Below is a press release from the Wilmington Board of Health:
WILMINGTON, MA — The Wilmington Board of Health is currently reviewing the long awaited Wilmington Childhood Cancer Study conducted by the Massachusetts Department of Public Health’s Bureau of Environmental Health (DPH) just released this week. The state investigation was launched in 1999 after concerned Wilmington residents and the Board of Health contacted DPH about a suspected cluster of childhood cancer beginning in 1990 in the south and west sections of town.
Results of the study suggest an association between maternal (i.e. prenatal) exposure to carcinogenic compounds previously contaminating the public water supply and development of childhood cancer, particularly leukemia or lymphoma, between 1990 and 2000. Childhood cancer incidence returned to expected rates beginning in 2001.
The DPH study does point out that Wilmington’s public drinking water is no longer contaminated and currently poses no known risk to public health. The public water supply wells in the contaminated aquifer were closed in 2003. The annual Drinking Water Quality Reports providing details about testing and safety of the public water supply in Wilmington are available here: https://www.wilmingtonma.gov/…/drinking-water-quality…
The Wilmington Board of Health Chair, Elizabeth Sabounjian, said today: “The Town of Wilmington and the families affected have been very frustrated waiting so long for this study to be completed. While the Board of Health has not yet completed reviewing the study report, I attended a DPH briefing on the study and can say that the study methods and findings are stunning and very important.”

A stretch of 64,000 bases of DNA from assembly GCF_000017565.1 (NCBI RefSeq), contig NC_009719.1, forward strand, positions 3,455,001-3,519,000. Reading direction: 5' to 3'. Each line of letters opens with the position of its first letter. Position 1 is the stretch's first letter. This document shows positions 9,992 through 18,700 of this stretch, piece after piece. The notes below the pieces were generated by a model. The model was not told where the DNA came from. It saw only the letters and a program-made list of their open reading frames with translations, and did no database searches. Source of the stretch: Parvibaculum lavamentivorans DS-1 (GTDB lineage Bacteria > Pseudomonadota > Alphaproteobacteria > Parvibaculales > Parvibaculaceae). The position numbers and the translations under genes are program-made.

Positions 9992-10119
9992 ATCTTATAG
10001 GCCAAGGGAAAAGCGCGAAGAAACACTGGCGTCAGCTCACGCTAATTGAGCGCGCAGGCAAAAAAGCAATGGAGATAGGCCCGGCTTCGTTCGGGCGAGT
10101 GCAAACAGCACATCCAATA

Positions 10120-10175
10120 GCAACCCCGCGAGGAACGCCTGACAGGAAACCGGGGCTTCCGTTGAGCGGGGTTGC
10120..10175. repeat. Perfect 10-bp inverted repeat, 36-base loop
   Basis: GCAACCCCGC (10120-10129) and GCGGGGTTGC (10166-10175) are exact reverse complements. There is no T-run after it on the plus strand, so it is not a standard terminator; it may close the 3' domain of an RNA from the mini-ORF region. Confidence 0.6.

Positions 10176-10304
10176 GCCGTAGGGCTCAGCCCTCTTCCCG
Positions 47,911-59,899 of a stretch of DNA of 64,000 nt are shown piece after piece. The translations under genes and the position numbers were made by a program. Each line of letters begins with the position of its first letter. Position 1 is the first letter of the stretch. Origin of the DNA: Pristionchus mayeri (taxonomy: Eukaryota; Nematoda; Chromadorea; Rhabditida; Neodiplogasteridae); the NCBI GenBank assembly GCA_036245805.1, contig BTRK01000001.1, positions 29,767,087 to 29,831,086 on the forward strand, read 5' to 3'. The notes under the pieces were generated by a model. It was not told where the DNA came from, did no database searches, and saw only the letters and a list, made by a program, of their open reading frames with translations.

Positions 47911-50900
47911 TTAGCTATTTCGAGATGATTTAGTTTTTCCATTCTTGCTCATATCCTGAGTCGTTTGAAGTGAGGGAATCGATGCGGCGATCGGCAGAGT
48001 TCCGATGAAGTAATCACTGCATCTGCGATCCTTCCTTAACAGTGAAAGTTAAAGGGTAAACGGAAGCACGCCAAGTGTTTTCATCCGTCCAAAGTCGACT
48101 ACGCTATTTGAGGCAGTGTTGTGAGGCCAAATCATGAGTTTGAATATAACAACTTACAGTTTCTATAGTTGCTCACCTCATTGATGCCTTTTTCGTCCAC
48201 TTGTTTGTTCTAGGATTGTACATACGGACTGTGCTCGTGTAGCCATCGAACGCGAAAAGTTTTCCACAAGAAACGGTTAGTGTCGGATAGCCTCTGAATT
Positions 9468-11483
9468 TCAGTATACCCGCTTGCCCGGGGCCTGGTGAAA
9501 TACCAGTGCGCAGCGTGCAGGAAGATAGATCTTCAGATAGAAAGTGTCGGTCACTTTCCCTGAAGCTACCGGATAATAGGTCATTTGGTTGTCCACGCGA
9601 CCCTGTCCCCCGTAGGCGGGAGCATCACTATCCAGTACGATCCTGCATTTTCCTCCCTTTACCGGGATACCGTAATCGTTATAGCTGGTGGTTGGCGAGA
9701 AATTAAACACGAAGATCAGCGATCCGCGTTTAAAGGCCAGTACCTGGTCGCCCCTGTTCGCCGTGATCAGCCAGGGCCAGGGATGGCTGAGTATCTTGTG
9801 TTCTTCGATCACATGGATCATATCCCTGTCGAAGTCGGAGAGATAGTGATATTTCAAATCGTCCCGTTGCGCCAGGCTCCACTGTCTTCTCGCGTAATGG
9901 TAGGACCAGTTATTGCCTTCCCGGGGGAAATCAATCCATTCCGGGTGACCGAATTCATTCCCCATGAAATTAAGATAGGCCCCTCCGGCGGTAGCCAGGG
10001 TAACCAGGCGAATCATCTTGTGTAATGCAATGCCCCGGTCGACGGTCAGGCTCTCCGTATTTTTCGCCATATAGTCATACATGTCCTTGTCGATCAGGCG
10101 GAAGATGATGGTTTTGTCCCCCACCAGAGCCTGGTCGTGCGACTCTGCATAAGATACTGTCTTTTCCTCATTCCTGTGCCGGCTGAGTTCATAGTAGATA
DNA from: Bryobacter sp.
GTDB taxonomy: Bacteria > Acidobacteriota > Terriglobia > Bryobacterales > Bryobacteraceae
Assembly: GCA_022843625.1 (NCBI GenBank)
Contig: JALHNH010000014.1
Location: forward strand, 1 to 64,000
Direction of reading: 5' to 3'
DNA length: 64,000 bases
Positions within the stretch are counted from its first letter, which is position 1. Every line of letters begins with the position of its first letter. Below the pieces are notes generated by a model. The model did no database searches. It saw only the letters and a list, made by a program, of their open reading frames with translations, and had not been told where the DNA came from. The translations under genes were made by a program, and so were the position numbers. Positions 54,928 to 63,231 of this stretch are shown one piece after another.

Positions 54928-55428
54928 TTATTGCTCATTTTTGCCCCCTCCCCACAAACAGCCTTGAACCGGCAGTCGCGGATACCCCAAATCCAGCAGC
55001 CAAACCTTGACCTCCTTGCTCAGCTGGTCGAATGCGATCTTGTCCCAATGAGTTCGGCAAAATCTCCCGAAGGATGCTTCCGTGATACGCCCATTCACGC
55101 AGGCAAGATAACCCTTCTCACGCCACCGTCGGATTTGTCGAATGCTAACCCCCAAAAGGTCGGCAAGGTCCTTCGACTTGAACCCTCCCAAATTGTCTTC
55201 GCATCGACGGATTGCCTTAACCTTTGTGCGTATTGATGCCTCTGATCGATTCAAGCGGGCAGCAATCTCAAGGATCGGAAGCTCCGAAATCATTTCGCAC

The study focused on exposure from 1990 to 2000 to n-nitrosodimethylamine (NDMA), a contaminant found in the Wilmington public water supply that originated from the Olin Chemical Corporation (Olin) property located at 51 Eames Street. This property is now managed by the U.S. Environmental Protection Agency (EPA) as a Superfund Site. A secondary analysis involved exposure to trichloroethylene (TCE), also present in the water supply during part of the study period, though from unknown sources.
DPH has committed to continue to monitor childhood cancer rates in Wilmington and the Board of Health will continue to communicate with DPH regarding this monitoring.
The U.S. EPA recently released a $48 million proposed plan to begin clean-up of the Olin site. The Board of Health continues to be an active participant in the Olin EPA clean-up review and planning process on behalf of the Town. The EPA Olin plan and records are available here: https://cumulis.epa.gov/supercpad/SiteProfiles/index.cfm…
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